Yonkers taxpayers cannot afford to fund this problem alone.

Yonkers remains the only city to continually increase it local aid to education each year. In fact, since I’ve been mayor, the Maintenance of Effort has increased 18% annually and 68% cumulatively -- even increasing by $12 million just last year. Each year, the City funds the debt and the District keeps the building, textbook, software and library aid reimbursements. Additional transfer amounts include approximately $10 million in the Inter Municipal Agreement merged departments, $5 million in worker’s compensation costs, $8 million in tax certiorari costs and $500,000 in utility costs. This means 71% of Yonkers’ property taxes went towards education.

I come here today to let you know Yonkers has reached its full fiscal capacity. Our taxpayers have exhausted their ability to foot the bill. 


A viable option to provide alternate means of funding for our schools is closer than we think. New York is a leader in the gaming industry worldwide and Yonkers is home to one of the most prominent gaming and entertainment destinations in the tristate area, MGM Resorts’ Empire City Casino. With an annual payroll of over $45 million and nearly 1,200 employees, Empire City is critical to the economic growth of Yonkers and New York State as a whole.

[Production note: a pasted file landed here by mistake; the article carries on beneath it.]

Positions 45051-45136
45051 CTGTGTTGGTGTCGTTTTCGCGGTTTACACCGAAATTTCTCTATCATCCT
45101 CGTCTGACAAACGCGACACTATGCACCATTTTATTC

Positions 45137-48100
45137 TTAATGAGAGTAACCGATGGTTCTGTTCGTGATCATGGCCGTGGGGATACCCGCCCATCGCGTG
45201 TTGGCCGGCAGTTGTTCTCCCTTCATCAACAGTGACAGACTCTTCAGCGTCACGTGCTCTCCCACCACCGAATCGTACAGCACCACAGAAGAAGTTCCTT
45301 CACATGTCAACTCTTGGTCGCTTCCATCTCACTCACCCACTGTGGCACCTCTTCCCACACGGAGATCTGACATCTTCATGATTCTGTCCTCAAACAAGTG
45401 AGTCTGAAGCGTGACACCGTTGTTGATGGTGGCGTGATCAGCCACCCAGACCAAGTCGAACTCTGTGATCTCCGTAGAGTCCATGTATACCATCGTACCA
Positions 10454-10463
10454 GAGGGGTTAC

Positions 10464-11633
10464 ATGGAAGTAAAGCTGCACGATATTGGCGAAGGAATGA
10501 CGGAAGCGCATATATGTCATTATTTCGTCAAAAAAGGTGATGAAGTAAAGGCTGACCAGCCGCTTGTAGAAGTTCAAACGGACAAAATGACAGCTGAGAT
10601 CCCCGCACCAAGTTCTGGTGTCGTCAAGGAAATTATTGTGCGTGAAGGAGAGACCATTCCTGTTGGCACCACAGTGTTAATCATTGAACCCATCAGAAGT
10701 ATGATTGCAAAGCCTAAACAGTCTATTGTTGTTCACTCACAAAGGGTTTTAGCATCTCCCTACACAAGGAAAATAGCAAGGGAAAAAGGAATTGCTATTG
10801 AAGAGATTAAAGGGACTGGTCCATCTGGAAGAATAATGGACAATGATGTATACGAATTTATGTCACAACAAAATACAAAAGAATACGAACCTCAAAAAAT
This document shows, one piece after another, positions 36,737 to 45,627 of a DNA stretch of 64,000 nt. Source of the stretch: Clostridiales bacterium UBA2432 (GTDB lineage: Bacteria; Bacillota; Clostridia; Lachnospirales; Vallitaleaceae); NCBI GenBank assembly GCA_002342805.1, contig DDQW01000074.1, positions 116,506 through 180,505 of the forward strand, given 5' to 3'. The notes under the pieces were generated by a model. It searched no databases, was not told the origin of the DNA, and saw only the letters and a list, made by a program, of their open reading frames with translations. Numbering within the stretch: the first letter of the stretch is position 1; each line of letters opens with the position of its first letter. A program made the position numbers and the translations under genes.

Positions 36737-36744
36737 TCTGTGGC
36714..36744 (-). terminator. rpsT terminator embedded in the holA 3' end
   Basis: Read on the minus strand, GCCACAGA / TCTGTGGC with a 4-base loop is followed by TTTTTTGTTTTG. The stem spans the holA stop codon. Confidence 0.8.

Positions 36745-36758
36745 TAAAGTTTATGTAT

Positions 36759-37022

This legislative session, I will continue to advocate for the extension of full gaming to Yonkers’ MGM Empire City Casino. Each year, New Yorkers statewide directly benefit from the more than $300 million Empire City generates annually for state education -- despite having a limited gaming license and functioning in a restricted regulatory environment.

Competition is intensifying as neighboring states aggressively pursue new casinos and gaming opportunities that threaten New York’s existing casino revenues and jobs. Surrounding states have expanded, or plan to expand, full-gaming properties within close proximity to Empire City Casino.

We’ve already seen the effects of the absence of full gaming in Yonkers. New Jersey, which is just a short ride from Yonkers, can identify 44% of all its mobile bets are made within two miles of the state border – with as much as 25% of its betting coming from New Yorkers crossing the border. We are willingly sending good, viable education dollars across the river when it can easily be collected in Yonkers.

With 8 million visitors a year, Empire City has proven it can compete and draw tourists and gaming dollars to their facility. Can you imagine what kind of revenue we’ll see if we expand gaming, build out the property, adding a hotel and convention center? The economic benefits for the state cannot be overstated. We cannot wait until 2023.